Matolcsy is the most controversial, so his comments have the greatest power to move markets.
"Matolcsy made his comments in his weekly column in Heti Valasz newspaper. As Timothy Ash of Standard Bank pointed out in an email to clients, Matolcsy has made a string of public comments on the role of the central bank, presumably in an attempt to bolster his bid for the governorship: 'These comments on the HUF would be viewed by many as a green light from the govt for the currency to go weaker. They seem somewhat strange given the backdrop of a weight still of FX liabilities held by households and banks.'
Indeed. At the end of September, foreign currency-denominated debts held by households (often in the form of Swiss franc mortgages) were equal to 18 per cent of GDP; non-financial corporates had FX debt of about 40 per cent of GDP; at Hungarian banks (excluding the central bank) the figure was about 34 per cent of GDP; and the government’s own FX debt was equal to about 36 per cent of GDP. (Thanks to William Jackson at Capital Economics for those figures.)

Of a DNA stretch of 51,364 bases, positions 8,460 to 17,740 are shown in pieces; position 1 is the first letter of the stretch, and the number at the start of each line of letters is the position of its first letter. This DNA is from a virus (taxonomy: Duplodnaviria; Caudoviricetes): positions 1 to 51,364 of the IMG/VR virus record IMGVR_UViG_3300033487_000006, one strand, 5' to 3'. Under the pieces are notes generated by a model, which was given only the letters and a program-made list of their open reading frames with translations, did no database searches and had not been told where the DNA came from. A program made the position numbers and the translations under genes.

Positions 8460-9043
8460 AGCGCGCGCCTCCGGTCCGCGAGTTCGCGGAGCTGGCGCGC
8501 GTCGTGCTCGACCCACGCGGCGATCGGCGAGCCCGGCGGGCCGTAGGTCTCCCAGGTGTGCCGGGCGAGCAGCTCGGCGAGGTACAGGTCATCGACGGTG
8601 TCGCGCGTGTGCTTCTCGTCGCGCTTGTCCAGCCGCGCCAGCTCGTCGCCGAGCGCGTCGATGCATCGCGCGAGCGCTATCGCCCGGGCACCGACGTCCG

So an awful lot of Hungarians in many walks of life have a direct interest in the exchange rate. Indeed, Prime Minister Viktor Orbán, during his previous term in office between 1998 and 2002, hailed his administration’s success in delivering a stronger forint because it 'made all Hungarians richer'.
As Jackson points out, you don’t always get the clearest of signals from the Hungarian leadership. And Matolcsy is making a point that is at least partially valid: that the central bank (which he views as a strategic partner of government) should ease off its monetary policy to help drive growth. That works in a lot of places. But not many places are as sensitive to the exchange rate as Hungary."